the western Bible Societies on publishing Scripture. A series of
        books of the OT was translated subsequently and finally an entire new
        Bible (OT and NT) was published with the blessings of Church
        authorities in the late 19th century. For the OT, it used both the
        LXX and the MT. So the picture is a bit more complicated for Russia.
        As you can see, the LXX plays a role in establishment of the text of
        the OT. But it's an oversimplification - bordering in some cases on
        distortion - to say that the Orthodox Church there used the LXX pure
        and simple. But it must be remembered that, like in the Greek Church,
        there are separate scriptural traditions for the Bible and for the
        liturgy. In Russia, the portions of Scripture read during worship are
        from liturgical texts and lectionaries, and those were ultimately
        translated from Greek exemplars straight into Slavonic without any
        sort of critical work. Modern Bible publishing seems to have had no
        effect whatever on these Scripture portions. It seems likely that the
        Sixtine and/or Complutensian played some role in Russian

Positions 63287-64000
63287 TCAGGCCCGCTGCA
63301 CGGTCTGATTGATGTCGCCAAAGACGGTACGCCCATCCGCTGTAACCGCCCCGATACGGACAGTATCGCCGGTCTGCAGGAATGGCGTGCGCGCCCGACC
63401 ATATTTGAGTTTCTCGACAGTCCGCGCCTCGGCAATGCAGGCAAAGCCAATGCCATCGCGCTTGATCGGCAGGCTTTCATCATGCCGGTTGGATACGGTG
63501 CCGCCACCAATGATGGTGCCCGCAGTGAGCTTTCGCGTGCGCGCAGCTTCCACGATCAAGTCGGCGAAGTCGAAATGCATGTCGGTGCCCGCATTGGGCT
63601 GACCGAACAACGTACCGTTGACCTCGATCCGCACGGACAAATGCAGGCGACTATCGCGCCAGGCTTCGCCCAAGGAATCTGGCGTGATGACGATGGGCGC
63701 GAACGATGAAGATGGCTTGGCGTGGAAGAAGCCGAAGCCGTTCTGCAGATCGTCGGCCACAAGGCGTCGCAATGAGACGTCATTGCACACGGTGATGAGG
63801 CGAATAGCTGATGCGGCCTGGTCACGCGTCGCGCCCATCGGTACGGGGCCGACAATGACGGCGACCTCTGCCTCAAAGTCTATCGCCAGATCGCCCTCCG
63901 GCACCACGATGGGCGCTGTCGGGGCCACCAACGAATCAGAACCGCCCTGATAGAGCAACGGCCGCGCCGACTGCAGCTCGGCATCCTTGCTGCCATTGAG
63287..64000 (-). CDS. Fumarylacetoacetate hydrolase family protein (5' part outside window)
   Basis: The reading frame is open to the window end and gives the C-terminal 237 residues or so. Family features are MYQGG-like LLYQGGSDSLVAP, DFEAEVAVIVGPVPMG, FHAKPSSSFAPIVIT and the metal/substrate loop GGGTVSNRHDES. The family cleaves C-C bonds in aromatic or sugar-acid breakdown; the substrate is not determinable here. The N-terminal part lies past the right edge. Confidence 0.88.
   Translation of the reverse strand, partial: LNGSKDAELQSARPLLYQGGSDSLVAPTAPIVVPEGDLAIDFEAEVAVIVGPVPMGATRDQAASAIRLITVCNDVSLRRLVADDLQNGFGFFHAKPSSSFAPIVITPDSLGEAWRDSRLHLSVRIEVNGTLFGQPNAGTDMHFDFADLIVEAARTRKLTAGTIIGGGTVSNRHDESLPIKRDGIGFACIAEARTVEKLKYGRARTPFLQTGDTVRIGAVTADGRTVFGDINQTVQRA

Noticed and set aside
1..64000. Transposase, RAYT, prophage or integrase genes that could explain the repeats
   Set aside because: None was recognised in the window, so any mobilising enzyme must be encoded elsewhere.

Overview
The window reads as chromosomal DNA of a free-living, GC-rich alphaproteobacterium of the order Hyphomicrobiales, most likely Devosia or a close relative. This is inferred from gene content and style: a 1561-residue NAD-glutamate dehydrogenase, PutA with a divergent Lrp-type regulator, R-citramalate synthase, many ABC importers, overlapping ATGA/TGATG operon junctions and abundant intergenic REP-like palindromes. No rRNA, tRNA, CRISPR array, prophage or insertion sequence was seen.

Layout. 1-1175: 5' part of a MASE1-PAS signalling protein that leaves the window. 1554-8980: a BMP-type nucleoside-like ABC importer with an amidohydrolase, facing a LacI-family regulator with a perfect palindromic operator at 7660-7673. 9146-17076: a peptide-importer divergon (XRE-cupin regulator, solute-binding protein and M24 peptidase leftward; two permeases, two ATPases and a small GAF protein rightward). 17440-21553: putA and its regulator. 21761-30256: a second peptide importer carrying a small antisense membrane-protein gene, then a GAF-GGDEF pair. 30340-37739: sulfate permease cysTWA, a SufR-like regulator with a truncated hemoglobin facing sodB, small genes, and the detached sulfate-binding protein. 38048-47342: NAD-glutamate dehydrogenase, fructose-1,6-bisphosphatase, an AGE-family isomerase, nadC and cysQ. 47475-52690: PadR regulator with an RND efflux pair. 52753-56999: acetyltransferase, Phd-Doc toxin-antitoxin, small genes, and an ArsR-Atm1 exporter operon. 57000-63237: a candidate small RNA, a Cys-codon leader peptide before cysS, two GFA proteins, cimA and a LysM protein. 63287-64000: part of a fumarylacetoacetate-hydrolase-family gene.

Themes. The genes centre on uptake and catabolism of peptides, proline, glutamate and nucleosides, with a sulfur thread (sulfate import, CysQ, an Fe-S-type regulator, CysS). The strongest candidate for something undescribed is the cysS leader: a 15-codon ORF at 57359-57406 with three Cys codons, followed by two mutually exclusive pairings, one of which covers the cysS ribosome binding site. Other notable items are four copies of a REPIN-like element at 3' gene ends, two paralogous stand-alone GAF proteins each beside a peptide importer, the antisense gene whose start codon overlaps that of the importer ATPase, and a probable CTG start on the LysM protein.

Bible "criticism" ("criticism" here meaning their establishment of
        the text for publication) of both earlier and later times. Exactly
        what role, I cannot say for certain. Can anyone clarify further on
        this matter?

        A bit of a long-winded answer, but I hope this helps you.

        James
      • Anthony Binder
        We are planning to publish Septuagint series, and would like to receive any contributions to complete manuscripts of septuagint for editing and publishing.
        Message 3 of 3 , Jun 11, 2001
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          We are planning to publish Septuagint series, and would like to receive any
          contributions to complete manuscripts of septuagint for editing and
          publishing. Please forward us any links to or complete manuscripts if you
          have any, include all previous publishing information, and make sure the
          edition is in the public domain.

          Cordially
          Anthony

          Amphia Plc Group
          New markets
          Soderbygardsv 4
          762 96 Rimbo
          Sweden
          +46 175 615 75 phone
          +46 175 615 76 fax
          anthony.binder@...